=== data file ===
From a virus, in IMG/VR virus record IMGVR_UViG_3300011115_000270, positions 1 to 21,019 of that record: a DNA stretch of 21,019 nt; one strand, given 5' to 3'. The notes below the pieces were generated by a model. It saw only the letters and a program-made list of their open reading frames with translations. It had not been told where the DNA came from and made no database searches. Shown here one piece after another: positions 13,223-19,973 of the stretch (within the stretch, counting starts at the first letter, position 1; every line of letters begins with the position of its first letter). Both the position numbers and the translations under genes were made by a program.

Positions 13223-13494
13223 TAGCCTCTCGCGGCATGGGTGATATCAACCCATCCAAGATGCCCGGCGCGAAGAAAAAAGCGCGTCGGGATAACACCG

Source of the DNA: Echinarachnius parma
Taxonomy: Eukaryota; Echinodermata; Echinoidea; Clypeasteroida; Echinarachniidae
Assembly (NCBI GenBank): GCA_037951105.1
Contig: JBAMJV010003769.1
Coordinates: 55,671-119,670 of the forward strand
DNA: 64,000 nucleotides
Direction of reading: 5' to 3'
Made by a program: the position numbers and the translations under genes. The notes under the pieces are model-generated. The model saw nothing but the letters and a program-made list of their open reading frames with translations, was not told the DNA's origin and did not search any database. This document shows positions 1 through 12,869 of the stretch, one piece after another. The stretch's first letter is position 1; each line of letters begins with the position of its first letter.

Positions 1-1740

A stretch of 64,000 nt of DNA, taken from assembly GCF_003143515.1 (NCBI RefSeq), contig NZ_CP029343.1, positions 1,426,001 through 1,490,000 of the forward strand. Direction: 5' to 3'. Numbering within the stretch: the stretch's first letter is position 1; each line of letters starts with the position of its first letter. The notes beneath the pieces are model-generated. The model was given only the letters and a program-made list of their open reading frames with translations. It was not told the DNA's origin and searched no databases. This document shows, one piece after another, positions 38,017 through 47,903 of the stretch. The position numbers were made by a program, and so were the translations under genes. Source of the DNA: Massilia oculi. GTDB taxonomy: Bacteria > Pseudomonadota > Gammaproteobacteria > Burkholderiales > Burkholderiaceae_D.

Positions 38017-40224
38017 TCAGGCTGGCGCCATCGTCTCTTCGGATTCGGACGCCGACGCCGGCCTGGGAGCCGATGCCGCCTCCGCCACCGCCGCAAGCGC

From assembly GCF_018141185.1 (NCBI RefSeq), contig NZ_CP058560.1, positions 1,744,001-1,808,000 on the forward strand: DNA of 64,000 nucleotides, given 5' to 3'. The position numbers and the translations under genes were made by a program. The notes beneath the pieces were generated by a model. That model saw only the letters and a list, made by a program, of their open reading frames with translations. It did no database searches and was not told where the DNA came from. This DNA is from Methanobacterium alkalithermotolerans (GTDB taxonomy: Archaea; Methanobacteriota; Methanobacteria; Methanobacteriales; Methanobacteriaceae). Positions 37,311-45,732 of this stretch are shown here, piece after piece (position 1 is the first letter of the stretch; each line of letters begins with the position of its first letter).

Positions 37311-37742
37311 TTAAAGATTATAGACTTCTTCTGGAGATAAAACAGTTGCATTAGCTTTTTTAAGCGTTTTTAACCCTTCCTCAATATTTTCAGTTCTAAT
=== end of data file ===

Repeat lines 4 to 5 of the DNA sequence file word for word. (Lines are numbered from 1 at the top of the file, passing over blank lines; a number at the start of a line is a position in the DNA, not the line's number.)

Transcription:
Source of the DNA: Echinarachnius parma
Taxonomy: Eukaryota; Echinodermata; Echinoidea; Clypeasteroida; Echinarachniidae